Ventricular Tachycardia (VT)

Ventricular tachycardia (VT) is a rapid heart rate that originates in the lower chambers of the heart, or ventricles, due to a malfunction of the heart's electrical system. VT is defined by a pulse of more than 100 beats per minute with at least three irregular heartbeats in a row. The heart may beat inefficiently which can result in the body not receiving an adequate blood supply.

VT can be harmless if it lasts only a few beats, but if it continues and is untreated, it can be life-threatening and cause sudden cardiac death.

Symptoms, Causes and Diagnosis of VT

Symptoms of VT can include a feeling of a racing heart or that the heart is going to burst, lightheadedness and fatigue, chest pain and anxiety. Treatments depend on the symptoms and underlying cause. VT can also occur without any symptoms.

Although VT can occur without heart disease, it is most common in people who have damage to their heart muscle (from a heart attack or other disease), which creates abnormal electrical pathways in the ventricles.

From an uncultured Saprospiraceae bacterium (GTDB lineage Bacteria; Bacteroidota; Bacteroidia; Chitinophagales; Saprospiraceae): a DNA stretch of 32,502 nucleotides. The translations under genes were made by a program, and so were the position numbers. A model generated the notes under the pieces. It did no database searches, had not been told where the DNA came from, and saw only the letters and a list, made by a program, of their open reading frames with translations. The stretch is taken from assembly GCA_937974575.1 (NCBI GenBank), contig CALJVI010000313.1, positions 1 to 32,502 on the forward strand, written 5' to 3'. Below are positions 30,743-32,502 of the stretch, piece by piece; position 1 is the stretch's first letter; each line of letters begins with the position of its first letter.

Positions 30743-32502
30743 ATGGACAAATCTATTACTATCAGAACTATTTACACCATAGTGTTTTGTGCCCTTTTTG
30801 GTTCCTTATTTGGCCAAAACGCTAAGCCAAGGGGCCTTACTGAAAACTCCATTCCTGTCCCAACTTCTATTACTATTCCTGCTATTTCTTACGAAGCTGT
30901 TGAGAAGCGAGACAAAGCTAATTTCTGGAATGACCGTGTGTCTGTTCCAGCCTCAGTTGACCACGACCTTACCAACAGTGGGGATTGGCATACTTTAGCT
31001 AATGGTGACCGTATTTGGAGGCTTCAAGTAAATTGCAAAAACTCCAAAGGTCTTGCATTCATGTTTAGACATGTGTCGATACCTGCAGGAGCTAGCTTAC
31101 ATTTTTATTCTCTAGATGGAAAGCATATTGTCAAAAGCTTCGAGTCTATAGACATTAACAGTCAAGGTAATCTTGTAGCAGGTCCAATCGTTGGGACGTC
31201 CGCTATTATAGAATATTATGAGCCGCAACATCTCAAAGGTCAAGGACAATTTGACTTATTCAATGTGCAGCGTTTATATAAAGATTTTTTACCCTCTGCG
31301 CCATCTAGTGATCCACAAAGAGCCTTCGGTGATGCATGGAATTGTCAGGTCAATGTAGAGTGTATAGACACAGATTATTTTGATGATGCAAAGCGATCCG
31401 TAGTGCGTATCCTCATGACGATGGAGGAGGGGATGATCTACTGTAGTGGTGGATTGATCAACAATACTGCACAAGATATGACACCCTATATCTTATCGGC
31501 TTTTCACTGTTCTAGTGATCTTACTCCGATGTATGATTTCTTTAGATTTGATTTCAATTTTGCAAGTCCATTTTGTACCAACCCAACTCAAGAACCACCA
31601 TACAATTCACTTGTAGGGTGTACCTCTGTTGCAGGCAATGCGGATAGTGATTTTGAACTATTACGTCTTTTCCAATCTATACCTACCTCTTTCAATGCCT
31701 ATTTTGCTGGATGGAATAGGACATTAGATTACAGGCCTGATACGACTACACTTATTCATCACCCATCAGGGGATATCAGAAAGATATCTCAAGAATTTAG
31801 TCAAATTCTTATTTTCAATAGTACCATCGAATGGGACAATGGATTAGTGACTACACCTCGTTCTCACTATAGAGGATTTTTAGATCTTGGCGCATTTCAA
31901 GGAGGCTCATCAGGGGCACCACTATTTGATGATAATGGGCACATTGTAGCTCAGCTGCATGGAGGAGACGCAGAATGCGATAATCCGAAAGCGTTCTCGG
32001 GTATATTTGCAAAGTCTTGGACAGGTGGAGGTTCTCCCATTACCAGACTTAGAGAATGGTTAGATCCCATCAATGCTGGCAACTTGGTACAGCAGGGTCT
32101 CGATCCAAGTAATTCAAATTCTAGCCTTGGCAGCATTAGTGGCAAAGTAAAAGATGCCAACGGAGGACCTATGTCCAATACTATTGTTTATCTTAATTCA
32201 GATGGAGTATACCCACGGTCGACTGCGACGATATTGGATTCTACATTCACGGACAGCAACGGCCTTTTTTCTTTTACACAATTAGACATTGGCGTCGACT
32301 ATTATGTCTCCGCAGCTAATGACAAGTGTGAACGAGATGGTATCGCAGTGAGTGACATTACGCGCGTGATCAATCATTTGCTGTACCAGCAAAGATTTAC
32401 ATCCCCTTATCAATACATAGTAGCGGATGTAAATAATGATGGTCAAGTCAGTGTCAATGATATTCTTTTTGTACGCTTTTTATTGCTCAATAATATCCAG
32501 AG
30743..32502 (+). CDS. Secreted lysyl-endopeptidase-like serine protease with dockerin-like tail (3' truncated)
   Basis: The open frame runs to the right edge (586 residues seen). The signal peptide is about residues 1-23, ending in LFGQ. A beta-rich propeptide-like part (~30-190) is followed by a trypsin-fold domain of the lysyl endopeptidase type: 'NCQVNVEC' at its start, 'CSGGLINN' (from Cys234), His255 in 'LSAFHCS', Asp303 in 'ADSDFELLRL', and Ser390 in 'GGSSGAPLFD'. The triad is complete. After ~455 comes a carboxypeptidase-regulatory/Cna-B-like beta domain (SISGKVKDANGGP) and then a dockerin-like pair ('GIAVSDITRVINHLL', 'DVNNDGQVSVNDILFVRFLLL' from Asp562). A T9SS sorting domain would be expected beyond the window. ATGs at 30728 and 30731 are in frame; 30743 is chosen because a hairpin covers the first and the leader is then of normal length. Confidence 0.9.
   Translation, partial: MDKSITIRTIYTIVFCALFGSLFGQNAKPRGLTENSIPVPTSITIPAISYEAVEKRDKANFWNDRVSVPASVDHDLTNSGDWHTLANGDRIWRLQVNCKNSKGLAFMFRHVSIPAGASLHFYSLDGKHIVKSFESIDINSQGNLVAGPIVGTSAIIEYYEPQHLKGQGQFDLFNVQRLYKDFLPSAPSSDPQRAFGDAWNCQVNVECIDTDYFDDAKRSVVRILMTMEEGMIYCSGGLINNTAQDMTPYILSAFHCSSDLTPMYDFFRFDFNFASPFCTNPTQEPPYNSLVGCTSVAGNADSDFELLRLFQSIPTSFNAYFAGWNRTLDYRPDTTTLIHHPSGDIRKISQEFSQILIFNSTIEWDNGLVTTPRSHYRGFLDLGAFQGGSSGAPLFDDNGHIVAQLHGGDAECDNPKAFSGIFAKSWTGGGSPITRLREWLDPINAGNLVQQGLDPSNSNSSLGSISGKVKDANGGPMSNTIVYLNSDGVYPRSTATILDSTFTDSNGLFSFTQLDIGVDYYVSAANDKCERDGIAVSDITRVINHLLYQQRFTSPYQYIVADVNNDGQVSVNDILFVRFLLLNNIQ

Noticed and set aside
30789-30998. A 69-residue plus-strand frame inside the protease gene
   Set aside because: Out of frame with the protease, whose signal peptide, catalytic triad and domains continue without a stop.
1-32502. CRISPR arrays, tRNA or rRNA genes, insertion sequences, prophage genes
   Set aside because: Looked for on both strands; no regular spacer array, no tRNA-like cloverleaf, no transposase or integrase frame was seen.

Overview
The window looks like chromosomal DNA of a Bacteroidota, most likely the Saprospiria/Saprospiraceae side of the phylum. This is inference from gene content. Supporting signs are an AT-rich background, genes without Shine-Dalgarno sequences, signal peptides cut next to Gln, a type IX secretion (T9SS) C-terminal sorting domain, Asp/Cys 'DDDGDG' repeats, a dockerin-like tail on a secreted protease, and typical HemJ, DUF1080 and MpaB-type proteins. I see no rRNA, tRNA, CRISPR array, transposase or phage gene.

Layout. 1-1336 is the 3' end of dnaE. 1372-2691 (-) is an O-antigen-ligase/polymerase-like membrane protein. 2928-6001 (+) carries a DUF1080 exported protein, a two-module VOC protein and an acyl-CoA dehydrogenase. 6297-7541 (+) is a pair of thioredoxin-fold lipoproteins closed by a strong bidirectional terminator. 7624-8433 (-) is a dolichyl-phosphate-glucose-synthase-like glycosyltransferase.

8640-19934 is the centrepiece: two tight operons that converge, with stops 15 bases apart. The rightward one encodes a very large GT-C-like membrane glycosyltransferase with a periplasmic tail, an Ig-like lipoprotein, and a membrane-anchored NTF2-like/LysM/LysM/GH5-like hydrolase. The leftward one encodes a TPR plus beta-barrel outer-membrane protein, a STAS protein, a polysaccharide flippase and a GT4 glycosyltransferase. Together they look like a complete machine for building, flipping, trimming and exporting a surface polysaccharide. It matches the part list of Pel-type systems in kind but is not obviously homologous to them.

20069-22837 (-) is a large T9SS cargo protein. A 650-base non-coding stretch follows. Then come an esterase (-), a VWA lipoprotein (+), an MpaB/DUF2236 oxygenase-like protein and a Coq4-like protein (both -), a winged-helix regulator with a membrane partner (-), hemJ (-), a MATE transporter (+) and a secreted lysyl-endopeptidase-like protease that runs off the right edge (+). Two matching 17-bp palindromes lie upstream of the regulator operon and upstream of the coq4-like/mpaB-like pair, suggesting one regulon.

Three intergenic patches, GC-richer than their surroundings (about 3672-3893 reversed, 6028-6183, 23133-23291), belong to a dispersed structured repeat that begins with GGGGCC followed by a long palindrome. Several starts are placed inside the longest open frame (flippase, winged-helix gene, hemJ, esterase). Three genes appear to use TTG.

Some forms of VT are inherited, including catecholaminergic polymorphic VT and arrhythmogenic right ventricular dysplasia (ARVD).

If you have a history of VT, you may not require any treatment. In other cases, you may need a device implanted to automatically stop the tachycardia, or rapid heart rate, when it starts.

Common risk factors include coronary artery disease, hardening or narrowing of the arteries which supply blood to the heart; family history of VT; and having had a previous heart attack.

Your doctor can diagnose VT by physical exam and certain tests:

  • An electrocardiogram (ECG), which will highlight any abnormalities
  • A transesophageal echocardiograph, in which a ultrasound probe is inserted in the esophagus to provide images as well as better sound
  • Cardiac magnetic resonance imaging (CMRI), which is an MRI scan of the heart

Treatment and Prevention

Treatments for VT are aimed at immediately restoring a normal heart rhythm and preventing future episodes.

In an emergency, treatments include CPR, electrical defibrillation, electric shock and medicine given intravenously.

Make an Appointment

The Arrhythmia Program at the University of Michigan has been a national and international leader in the treatment of arrhythmias for more than 30 years. To schedule an appointment to discuss your heart arrhythmia or other cardiovascular condition, call us at 888-287-1082, email us at CVCCallCtr@med.umich.edu. Visit our Make an Appointment page for more information about what to expect when you call us.